Cultural Capital 02: The Book of Genesis

It doesn’t get much more influential than the ‘good book’ in English Literature …

BH blues brothers
Do you see the light?

[Second in a series of articles aimed at our ‘A Level’ students, addressing gaps in their general and literary knowledge.  Read the previous article, On Dante’s Inferno, here]


 

Jehovahs Witnesses‘Good morning [big smile]!

In the Christmas season, who do you think is the greatest gift-giver of them all?’

(this happened to me a few weeks back)

No – don’t slam the door !  I’m genuinely not here to convert you.  But if there’s just one text that has gifted the most sources of inspiration and allusion to our Western literary tradition, it’s probably the Old Testament Book of Genesis.  Estimates vary, but its very strong messages on obedience and patriarchy have been influencing society for about 3,000 years.

This would be the book to choose alongside Shakespeare’s Complete Works when looking for the most influential literary works.

Genesis runs from the creation of the Earth through to the enslavement of the Jewish people by the Egyptians (Moses will eventually lead them out, in Exodus).  Not a long or difficult read; approached with an enquiring mind, it is exciting and infinitely applicable to your A Level texts.  I can only give you highlights and prompts in a short article; go read it!  Let’s take an objective look at some key stories:

The Garden of Eden:  an idyllic place of innocence, prepared by God for Adam and Eve, who were then cast out (see below). 

Significance: gardens throughout literature, but perhaps especially Maud

The Temptation, and Fall of Man:  Eve famously gives in to the Devil’s suggestions (Satan adopting snake form) to eat the fruit of the Tree of Knowledge (generally regarded as the apple: an euphemism for recreational, rather than procreative, sex.)  Adam and Eve were told to ‘be fruitful, and multiply’ – but not to have ‘knowledge’ of each other just for fun.  They’re found out, banished from Eden (to the East, Steinbeck fans take note), and the patriarchal myth of women as weak-willed, unintelligent (yet paradoxically sly) temptresses is born.  Adam is specifically chastised for listening to his wife!

Significance:  Hard to overestimate this one. Almost any text that contains elements of patriarchal inequality or female sexuality.  Maud, definitely.  Edward II; Hamlet.  Steinbeck, as above.  This might also be one of the earliest Christian adaptations of the Promethean mythology, where man is punished for assuming the knowledge of the Gods.

Cain and Abel: both sons of Adam and Eve make offerings to God, but Cain’s is half-hearted.  In a jealous fit, he murders his younger brother, Abel, afterwards (pointlessly) lying – to an omniscient God – about it.  God places ‘the mark of Cain’ on the killer, cursing him.  He also says that anyone killing Cain – presumably in revenge – will be punished sevenfold.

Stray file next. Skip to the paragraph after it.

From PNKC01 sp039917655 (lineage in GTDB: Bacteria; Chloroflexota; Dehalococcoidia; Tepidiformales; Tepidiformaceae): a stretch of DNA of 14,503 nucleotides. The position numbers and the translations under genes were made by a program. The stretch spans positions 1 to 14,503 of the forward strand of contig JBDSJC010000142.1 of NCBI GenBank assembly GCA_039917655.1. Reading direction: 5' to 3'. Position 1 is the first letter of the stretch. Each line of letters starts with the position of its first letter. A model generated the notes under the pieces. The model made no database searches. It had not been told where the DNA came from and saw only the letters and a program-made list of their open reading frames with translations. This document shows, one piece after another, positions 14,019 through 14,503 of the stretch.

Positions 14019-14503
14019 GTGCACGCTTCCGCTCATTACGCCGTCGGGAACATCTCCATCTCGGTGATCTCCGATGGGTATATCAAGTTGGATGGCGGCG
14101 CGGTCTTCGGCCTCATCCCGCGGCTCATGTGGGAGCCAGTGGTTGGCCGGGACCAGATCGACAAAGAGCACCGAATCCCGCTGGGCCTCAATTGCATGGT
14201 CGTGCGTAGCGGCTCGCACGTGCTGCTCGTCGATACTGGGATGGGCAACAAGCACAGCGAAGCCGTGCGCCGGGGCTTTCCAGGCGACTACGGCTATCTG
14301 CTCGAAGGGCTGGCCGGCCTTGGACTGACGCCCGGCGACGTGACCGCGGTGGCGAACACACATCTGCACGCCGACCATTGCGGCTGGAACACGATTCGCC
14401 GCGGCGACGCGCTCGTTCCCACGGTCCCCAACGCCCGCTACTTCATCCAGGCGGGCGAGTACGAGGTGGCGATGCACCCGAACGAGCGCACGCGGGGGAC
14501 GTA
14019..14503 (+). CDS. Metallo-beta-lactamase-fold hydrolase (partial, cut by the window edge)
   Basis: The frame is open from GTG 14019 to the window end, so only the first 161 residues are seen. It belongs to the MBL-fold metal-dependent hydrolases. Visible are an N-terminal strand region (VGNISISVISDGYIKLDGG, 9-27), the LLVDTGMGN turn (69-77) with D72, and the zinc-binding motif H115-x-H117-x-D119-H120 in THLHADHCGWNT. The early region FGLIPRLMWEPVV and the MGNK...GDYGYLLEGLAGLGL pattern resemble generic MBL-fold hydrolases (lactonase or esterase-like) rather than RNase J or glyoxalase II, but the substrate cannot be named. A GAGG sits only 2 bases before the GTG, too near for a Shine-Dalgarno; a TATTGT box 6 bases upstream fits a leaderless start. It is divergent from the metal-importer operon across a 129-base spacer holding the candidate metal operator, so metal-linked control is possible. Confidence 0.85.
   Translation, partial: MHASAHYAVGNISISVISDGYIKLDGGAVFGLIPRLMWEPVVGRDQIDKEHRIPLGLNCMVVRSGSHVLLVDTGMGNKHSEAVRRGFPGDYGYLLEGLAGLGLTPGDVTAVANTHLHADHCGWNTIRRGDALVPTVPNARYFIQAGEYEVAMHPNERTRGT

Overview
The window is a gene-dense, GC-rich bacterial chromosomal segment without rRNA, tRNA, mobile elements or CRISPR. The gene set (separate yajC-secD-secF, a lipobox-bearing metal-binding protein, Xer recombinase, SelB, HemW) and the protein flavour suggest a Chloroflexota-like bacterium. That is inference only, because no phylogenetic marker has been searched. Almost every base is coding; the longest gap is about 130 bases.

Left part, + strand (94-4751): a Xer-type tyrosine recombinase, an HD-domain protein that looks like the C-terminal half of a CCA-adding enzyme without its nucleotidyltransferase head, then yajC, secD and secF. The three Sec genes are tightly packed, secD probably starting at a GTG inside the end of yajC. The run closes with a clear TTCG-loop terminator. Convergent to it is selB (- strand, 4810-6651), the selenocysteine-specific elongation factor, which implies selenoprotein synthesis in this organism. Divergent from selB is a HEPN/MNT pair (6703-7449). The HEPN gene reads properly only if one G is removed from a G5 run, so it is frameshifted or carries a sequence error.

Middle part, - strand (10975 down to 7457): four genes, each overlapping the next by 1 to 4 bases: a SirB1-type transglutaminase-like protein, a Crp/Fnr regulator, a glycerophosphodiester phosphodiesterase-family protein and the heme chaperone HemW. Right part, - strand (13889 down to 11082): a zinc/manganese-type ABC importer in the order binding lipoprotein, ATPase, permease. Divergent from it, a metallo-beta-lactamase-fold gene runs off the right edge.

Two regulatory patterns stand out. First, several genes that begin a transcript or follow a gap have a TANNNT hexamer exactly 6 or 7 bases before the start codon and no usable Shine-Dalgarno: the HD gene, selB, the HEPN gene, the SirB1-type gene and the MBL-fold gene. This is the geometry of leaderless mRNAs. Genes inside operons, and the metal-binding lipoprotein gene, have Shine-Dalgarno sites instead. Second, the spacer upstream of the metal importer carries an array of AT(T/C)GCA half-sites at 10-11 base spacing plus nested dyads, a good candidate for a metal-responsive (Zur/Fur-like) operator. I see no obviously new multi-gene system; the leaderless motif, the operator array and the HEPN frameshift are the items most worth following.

Significance:  Hamlet, naturally.  Think of Claudius’ ‘O my offence is rank’ speech.  But also, is Hamlet deterred from revenge by this passage?  Maudsters might consider the murder of Maud’s brother – in fact, any murder of a close relative or acquaintance falls here – in Literature, the term ‘brother’ can be very loose.  Consider also the punishment for the murderers of kin in Dante’s Inferno. (December issue)  This fraternal jealousy repeats later in Genesis: Joseph (yes, and his technicolor dreamcoat)

Noah, the Ark, and the Flood:  remember that whilst Christ’s teachings are forgiveness, Patience, and turning the other cheek, the Old Testament God was vengeful and angry.  Appalled by mankind’s general wickedness, God decides to issue the ultimate detention – like a teacher faced with an entire class who hadn’t done their homework.  Noah is given advanced notice, collecting his family, building an ark, and samples of every animal.  Once earth has been ‘cleansed’, the dove finds an olive branch, symbolising God’s promise of peace and to never repeat this apocalyptic punishment.  Perhaps ironically, Noah repays this by planting a vineyard and getting embarrassingly drunk and naked in front of his sons …

Significance:  arks, olive branches, doves, appear everywhere.  Any apocalypse we create or deserve for you dystopians.  The rainbow, symbolising God’s forgiveness.  There’s even an urban myth that unicorns died out because Noah couldn’t find a male and female.  Noah channels the idea of the chosen few being saved.  Again, we might think of this in terms of social control, obedience, etc.  Students of Margaret Atwood’s Maddaddam dystopian trilogy will recognise the idea of the Flood.

The Tower of Babel:  in another tale of man’s pride, similar to the Promethean ideas suggested above, man decides to build a skyscraper to reach God.  Suddenly, they’re all speaking different languages, thanks to God: the project fails in chaos. 

Significance:  another lesson to man not to subvert the Great Chain of Being?

The Handmaid:  Yup, it’s in here – the patriarchal desperation for an heir leads Abram/Abraham to sleep with his wife’s servant.  The handmaid appears several times after this, usually in terms of keeping the tribe fertile.

Significance:  Not only to Atwood readers, but to anyone considering how far back the insatiable urge for an heir, especially a male one, goes. Budding Marxist critics, and Feminists, think this through …

The best book of Genesis resource I’ve found is:

https://www.kingjamesbibleonline.org

Don’t forget that this version was commissioned and written during Shakespeare’s lifetime, too …

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